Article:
When making layer cakes requiring two or more pans, pour equal amounts of batter into each, using a rubber spatula to smooth the surface. To ensure an equal amount of batter in each pan, use a kitchen scale. Weighing each filled pan and evening them out is the only way to end up with perfectly even layers. (Be sure to account for any difference between the weight of the pans when empty.)
Once the pans are filled with batter, handle them gently. Though some cooks tap them once on the counter to release any large air bubbles, banging them roughly can release too much air from the batter and cause a cake to fall, or sag in the center.
Baking the Cake
Set the pans on the center rack in the preheated oven. Use an oven thermometer to check the accuracy of your oven, and adjust the temperature knob to compensate. If baking more layers than will fit on one oven rack, place the racks as close to the center of the oven as possible.
Do not open the oven door during baking until it's time to check for doneness. A considerable amount of heat escapes every time the oven door is opened. Also, banging an oven door shut can cause a cake to fall. Begin checking 8 to 10 minutes before the cake is supposed to be done.
Cooling the Cake
After removing the cake from the oven, set the pan on a wire rack and let the cake cool for about 5 minutes. Then place the wire rack on top of the cake and carefully invert the cake in its pan.
If the pan doesn't lift easily from the cake, give it a slight shake. The cake should fall from the pan. If necessary, before inverting the cake, loosen the sides of the cake with a table knife or tap the bottom of the pan, or both.
Peel the waxed or parchment paper from the bottom of the cake and discard. Let the cake cool completely before frosting and serving. If you are using a glaze, it should be poured onto the still-warm cake.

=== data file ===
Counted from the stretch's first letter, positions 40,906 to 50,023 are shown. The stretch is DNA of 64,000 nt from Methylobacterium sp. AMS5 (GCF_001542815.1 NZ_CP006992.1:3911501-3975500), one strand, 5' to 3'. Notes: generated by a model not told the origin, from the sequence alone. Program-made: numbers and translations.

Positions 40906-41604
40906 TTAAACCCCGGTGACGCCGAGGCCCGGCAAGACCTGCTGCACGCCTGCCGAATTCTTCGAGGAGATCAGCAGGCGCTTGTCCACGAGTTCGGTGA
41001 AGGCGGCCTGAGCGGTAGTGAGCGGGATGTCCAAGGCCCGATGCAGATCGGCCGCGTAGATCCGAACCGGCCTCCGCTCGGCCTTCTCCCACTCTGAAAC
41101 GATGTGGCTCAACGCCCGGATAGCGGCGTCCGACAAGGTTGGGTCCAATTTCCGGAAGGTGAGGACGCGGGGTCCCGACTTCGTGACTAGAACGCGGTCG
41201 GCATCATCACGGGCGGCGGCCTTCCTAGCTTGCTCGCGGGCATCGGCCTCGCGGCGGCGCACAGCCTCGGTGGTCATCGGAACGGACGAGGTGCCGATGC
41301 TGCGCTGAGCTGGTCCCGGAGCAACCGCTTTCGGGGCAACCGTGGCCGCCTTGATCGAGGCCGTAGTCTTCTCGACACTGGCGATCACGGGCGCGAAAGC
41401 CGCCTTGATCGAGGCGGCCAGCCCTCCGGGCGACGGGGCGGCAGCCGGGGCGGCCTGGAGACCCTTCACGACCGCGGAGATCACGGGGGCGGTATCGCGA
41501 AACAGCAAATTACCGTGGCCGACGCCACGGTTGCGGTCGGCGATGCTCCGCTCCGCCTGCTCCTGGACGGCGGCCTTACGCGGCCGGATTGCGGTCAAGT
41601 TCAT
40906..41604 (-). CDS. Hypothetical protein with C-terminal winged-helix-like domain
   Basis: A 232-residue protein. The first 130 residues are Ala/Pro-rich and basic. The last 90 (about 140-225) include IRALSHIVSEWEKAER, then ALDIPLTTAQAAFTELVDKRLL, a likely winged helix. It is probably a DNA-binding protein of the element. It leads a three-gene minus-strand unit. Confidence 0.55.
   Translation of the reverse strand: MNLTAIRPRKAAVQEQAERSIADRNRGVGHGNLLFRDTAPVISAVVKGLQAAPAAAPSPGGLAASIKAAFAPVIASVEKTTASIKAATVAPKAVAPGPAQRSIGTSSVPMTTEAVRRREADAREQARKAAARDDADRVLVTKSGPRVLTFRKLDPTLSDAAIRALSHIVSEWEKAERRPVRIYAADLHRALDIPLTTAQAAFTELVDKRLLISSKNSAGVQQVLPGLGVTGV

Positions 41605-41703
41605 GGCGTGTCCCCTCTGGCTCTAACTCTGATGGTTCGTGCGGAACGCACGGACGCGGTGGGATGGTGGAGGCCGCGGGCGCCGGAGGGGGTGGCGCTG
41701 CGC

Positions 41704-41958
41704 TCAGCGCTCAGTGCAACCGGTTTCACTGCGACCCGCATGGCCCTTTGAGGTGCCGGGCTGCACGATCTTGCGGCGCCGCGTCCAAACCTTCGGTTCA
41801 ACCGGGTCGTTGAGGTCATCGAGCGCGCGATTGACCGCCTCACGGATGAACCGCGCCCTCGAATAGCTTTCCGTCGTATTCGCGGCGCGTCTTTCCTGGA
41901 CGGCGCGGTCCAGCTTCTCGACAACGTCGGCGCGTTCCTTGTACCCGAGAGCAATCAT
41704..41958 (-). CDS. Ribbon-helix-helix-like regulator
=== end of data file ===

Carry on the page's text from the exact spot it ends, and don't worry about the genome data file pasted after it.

Storing and Freezing Cakes
Wrap cooled, unfrosted cakes in plastic wrap, place in an airtight container or under an airtight cake dome, and store at room temperature for up to 2 days.
Store frosted cakes in the same manner as unfrosted ones unless the frosting contains cream, in which case the cake should be refrigerated immediately. If the frosting contains butter, it should be left at room temperature for no more than 2 hours.
If a cake requires refrigeration, cover it loosely with plastic wrap and refrigerate it for up to 3 days. To keep the plastic wrap from sitting directly on the frosting, insert evenly spaced toothpicks in the cake and rest the plastic on them. Let most cakes come to room temperature before serving.
To freeze cooled, unfrosted cakes, wrap them in freezer-weight plastic wrap and freeze for up to 2 months for foam cakes and others with little fat. Butter cakes, which contain more fat, will keep for 6 months.
To freeze frosted cakes, put the cakes in the freezer until the frosting hardens. Wrap them carefully in freezer-weight plastic wrap and freeze for up to 1 month.
Let frozen cakes, still wrapped, defrost in the refrigerator or at room temperature. When they are partially defrosted, unwrap and let them come to room temperature before serving.
Adapted from Williams-Sonoma Kitchen Companion: The A to Z Guide to Everyday Cooking, Equipment and Ingredients (Time-Life Books, 2000)